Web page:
Thanh Tran Academic Background Research Experience Books Blog

Books that I have read lately

The First Cell - Azra Raza

This book filled me with knowledge and sorrow for the status quo of cancer treatments that have not really been treating for the last century. A stoic acceptance of the bureaucracy in the scientific world where billions of dollars were granted to proposals for the development of animal models and cell lines culture that prove no relevance to human anatomy. A modicum of relief that a group of people who devote their lives to make the unbearable easier to bear herald a less bleak outlook in the end.

Trigonometry, Slide Rule, Mechanics - ICS Staff

My boss got me an advanced engineering slide rule. Then, he had to get me a handbook to learn how to use it. I spent my break at work learning how to do trigonometric calculations on a sliding rule.

When Breath Becomes Air - Paul Kalanithi

My favorite book because of one legacy that it left within me. People often find it hard to decide whether to try harder or let it be. For me, it's not. I always push harder, sometimes in an unnecessarily arrogant way. If things vanish tomorrow, I want to make sure I treat them the best I could today, despite how hurtful the process of letting go is. As for me and Paul Kalanithi, life is not about avoiding suffering. I accept the risk of suffering, if there is the slightest chance of getting something that makes me happy. Will too much of love make life more painful? Of course, and I am glad that it does.

The Gene: An Intimate History - Siddhartha Mukherjee

The most dramatic endeavor on digging deep into the history of science and the genes. Mukherjee took me on a rollercoaster journey to explore the answer to human heredity. Starting with spermism of Pythagoras, Aristotle's dispute of spermism, Mendel's pea garden, Darwin's excursion on the Beagle, Muller's use of X-rays on accelerating the emergence of mutations, Galton's eugenics movement, to an attempt to manipulate our genetic code, principles of inheritance and evolution have gradually appeared. I enjoyed it more than any genetics textbook.

The Art of Loving - Erich Fromm

This book basically slapped into my face that I did not know how to love at all. There are two types of love which are love as a sensation and love with knowledge and effort. Then, Fromm delved into different types of love with different worldviews. Without love, human beings cannot exist for a day, yet, the majority of us do not know how to love. The way to love someone properly is as tangible as the objective truth out there. Generally, it requires humility, objectivity, and reason. To love is to balance between justice and mercy with the capability to withhold one's narcissism. The way to love someone properly is as tangible as the objective truth out there.

The Biochemical Challenge to Evolution - Michael J. Behe

A professor told me to challenge my belief, so I picked this book that stated Darwin was wrong. The author disagreed that Darwin's theory of evolution could explain the emergence of everything from a biochemical perspective. He argued that changes in species are more than just natural selection working on variation. For example, in vision, the idea of hyperpolarization in response to light just shows how "purposeful" evolution is. It's much easier to hyperpolarize a neuron than to depolarize. With a single photon, the system stops the release of glutamate instead of waiting for cumulations of polarization from multiple photons, which works best for our survival. Another example could be the sphincter muscles in bombardier beetles that allows them to release a boiling-hot solution at their enemy in case of danger. I personally don't like wars between science and theology. I don't really advocate the idea of them walking along each other; however, I understand that even the first law of thermodynamics says that everything happens for a reason. As energy cannot be destroyed or created but converted from one to another, everything happens in a sequential procedure. One thing occurs as a verifiable consequences of the preceded event and works as a causal factor for the next one.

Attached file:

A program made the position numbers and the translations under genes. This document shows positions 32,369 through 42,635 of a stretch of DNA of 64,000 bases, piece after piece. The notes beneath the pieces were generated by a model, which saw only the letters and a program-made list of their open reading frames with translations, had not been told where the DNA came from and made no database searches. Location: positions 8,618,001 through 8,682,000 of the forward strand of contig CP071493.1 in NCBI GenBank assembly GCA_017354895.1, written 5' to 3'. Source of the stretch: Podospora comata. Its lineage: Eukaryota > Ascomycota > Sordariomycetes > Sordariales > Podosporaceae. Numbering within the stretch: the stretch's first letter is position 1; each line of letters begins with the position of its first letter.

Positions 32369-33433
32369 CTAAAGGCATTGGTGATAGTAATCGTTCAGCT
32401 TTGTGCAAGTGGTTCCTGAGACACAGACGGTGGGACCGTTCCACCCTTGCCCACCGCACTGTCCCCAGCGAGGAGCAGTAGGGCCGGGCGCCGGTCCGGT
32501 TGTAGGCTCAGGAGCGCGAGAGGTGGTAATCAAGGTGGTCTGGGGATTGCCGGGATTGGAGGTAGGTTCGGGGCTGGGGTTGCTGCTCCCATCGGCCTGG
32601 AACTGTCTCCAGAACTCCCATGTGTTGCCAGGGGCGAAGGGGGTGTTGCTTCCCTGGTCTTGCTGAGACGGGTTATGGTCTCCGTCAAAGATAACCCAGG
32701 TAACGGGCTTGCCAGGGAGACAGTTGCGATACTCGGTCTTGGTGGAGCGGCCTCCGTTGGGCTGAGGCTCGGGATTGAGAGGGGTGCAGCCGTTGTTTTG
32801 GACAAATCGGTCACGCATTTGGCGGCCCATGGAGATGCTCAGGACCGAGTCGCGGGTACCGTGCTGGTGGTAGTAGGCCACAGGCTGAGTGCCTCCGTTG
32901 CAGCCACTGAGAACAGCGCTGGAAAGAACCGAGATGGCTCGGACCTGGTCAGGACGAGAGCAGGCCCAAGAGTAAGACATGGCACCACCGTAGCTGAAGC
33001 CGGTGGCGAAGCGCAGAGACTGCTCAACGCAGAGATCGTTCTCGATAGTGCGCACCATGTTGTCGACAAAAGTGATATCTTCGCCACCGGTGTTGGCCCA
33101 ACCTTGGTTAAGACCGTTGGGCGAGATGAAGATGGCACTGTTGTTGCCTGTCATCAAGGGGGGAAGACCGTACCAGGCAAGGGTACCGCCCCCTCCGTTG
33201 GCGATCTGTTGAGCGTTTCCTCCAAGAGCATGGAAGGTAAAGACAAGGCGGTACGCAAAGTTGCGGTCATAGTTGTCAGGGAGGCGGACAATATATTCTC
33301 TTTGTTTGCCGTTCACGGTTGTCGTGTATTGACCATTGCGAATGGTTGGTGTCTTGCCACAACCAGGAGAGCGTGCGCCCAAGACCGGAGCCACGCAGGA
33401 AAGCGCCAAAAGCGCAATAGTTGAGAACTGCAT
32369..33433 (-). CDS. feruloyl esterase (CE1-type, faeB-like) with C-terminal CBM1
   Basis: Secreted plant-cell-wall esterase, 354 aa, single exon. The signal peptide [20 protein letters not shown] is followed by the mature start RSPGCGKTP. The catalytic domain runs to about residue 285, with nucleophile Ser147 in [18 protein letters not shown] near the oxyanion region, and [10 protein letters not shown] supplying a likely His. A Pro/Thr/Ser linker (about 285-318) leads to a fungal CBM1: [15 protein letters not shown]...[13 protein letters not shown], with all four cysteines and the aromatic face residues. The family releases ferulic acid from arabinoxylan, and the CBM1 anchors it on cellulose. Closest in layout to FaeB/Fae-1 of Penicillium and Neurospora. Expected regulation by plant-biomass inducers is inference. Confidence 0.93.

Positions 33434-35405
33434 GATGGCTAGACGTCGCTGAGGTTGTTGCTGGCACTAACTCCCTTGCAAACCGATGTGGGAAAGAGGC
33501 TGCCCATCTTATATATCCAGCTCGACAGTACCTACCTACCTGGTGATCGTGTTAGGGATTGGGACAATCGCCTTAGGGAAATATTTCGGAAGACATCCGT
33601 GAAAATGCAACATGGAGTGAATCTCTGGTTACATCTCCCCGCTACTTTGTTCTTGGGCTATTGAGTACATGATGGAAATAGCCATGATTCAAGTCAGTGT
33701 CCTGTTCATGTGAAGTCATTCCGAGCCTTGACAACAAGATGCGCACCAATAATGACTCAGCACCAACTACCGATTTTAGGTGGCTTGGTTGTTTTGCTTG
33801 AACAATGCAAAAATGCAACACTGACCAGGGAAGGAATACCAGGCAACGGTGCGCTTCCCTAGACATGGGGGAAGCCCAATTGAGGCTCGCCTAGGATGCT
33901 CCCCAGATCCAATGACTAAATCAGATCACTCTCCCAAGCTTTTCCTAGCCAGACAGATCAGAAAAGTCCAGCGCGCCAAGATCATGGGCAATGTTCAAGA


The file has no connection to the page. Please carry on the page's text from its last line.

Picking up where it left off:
The Blank Slate: The Modern Denial of Human Nature - Steven Pinker

Tabula rasa. Pinker did such a brilliant job at challenging John Locke's concept of the blank slate. I really embraced it when he used perception, which is usually considered socially influenced and constructed, to back up his notion of human nature. Our perception of the world is far beyond the real world with the intrusion of top-down processing. However, our psychological experience of physical events does not mean that it's arbitrary. Our selective attention is drawned to factors that are essential to our survival. Not to justify any form of discrimination, but stereotypes are accurate to some extent, especially with real exposure. Why does categorization of objects and abstract principles make us smart but of people make us irrational and offensive? Categorization is natural, but how we act upon that is socially determined.

The Future - Al Gore

An analysis of how the future would turn out to be from the former Vice President of the US. The 6 global drivers that he mentioned were quite comprehensive. One point that I really like was when he mentioned with all technology advances, the control of evolution is in human hands, and that is quite scary considering how whenever with an advent of something, there are always someone who misuse it.

The Undoing Project - Michael Lewis

I just started it. So far great analysis on prediction errors.